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U.S. Aid To Israel — We Asked, You Sounded Off. Here’s What You Had To Say

Have Your Say is your chance to tell us what you think. Yesterday, we did a Twitter poll to get your take on whether the U.S. should place any conditions on aid to Israel. In under 24 hours, we got thousands of responses and hundreds of passionate Facebook comments from each side.

In the end, the “No” votes won, but we’re sharing are some of the answers from each side:

“Absolutely not, they are a great ally to the United States and I pray to God they stay that way. We need them over there today.” — Becky Dolin Fisher

“As an Israeli, I say yes. This money doesn’t go to good causes at the moment. The U.S. should intervene and push forward for reform. Israel needs values not just money.” —Matan Sandler

“There are already conditions on it. The ‘aid’ to Israel requires them to spend it on US military industries. It can only be spent in the US.” —Helene Sicherman

“No more or less than with any other major ally that is a Western-style democracy, and with which we have a reciprocal relationship.” —JJ Meis

“I would hope we have certain conditions and criteria on aid to each country, no matter or relationship with them. No one should just get a blank check with no criteria.” —Jonathan Rosenberg

“There have always been conditions on aid, as there have been on all other nations that we aid.” —Serena Koss

Aid to Israel has been a hot topic in U.S. politics since Democratic presidential candidates suggested making major policy changes at the J Street Conference in late October. Elizabeth Warren, Pete Buttigieg and Bernie Sanders openly discussed making the already-pledged money contingent on Israel fulfilling concrete obligations to revive the two-state solution.

Forward columnists weighed in earlier this month were not all on the same page as to what, if any, hypothetical strings Americans should tie on aid, but they all agreed that even discussing making the aid conditional was a game-changer, that came about relatively suddenly.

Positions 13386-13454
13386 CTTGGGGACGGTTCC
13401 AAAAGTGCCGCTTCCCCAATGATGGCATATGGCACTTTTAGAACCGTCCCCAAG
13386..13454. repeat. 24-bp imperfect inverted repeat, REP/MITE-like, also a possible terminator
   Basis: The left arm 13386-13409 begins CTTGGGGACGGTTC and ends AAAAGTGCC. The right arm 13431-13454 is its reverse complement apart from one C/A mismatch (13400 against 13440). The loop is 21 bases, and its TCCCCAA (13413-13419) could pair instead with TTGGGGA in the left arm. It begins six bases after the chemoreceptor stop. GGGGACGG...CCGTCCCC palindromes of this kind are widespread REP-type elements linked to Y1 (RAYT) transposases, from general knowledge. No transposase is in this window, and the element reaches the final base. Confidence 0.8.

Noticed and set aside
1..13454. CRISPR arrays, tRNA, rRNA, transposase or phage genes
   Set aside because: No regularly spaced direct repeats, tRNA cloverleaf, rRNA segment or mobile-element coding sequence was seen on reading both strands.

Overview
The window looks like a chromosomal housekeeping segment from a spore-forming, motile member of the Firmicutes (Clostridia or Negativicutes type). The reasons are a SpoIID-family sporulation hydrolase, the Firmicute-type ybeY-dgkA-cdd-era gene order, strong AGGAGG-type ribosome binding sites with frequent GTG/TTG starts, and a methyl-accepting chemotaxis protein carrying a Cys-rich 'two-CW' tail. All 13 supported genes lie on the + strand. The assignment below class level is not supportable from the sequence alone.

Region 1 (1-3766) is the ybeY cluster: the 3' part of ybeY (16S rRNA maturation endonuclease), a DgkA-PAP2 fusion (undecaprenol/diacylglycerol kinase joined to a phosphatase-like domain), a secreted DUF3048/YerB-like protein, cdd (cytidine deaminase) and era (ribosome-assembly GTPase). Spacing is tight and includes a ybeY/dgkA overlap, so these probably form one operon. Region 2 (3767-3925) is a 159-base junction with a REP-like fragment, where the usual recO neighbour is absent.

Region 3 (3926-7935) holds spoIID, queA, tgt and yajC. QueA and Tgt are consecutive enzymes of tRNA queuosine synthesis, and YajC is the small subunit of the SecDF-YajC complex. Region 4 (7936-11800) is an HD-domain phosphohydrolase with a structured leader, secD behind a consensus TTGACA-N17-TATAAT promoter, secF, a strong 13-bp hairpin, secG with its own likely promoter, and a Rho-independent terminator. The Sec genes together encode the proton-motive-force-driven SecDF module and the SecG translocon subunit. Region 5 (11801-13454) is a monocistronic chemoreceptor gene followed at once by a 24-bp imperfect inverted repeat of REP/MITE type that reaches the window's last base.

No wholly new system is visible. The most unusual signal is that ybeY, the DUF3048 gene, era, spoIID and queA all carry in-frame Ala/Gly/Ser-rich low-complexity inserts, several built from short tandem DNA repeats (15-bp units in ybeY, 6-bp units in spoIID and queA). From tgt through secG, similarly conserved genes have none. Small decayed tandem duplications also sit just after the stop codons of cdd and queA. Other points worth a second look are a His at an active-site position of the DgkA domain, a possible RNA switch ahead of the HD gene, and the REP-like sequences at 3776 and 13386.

“Using American aid as a lever to change Israeli policy has become a mainstream Democratic position almost overnight,” Peter Beinart wrote in his analysis. “To understand how dramatic that is, it’s worth revisiting recent history.”

Gaza-based columnist Muhammad Shehada also wrote that, to understand the significance, we have to look at the last U.S. Presidential election.

“Historically, presidential candidates on both sides of the political spectrum have been deaf to Palestinian grievances, blind to Israel’s injustices and defensive of Israel’s transgressions. In the 2016 race, for example, Donald Trump and Hillary Clinton seemed to be engaged in a competition over who could be friendlier to Israel and harsher on the Palestinians.”

He later wrote of how he was viscerally moved while watching Bernie Sanders break new ground in the Israel-aid conversation.

“My eyes filled with tears as I watched Bernie Sanders demand that Israel ‘fundamentally change [its] relationship to the people of Gaza,’ my home.

Daniel B. Shapiro, Former U.S. Ambassador to Israel during the Obama administration, fleshed out recent policy history even further, and also urged caution on placing too many conditions on aid.

“It wasn’t as though the idea of conditioning aid, or conditioning the conclusion of a new deal, was never heard,” he wrote earlier this week. “Advocates outside the administration urged Obama to adopt that approach. But he disagreed.”

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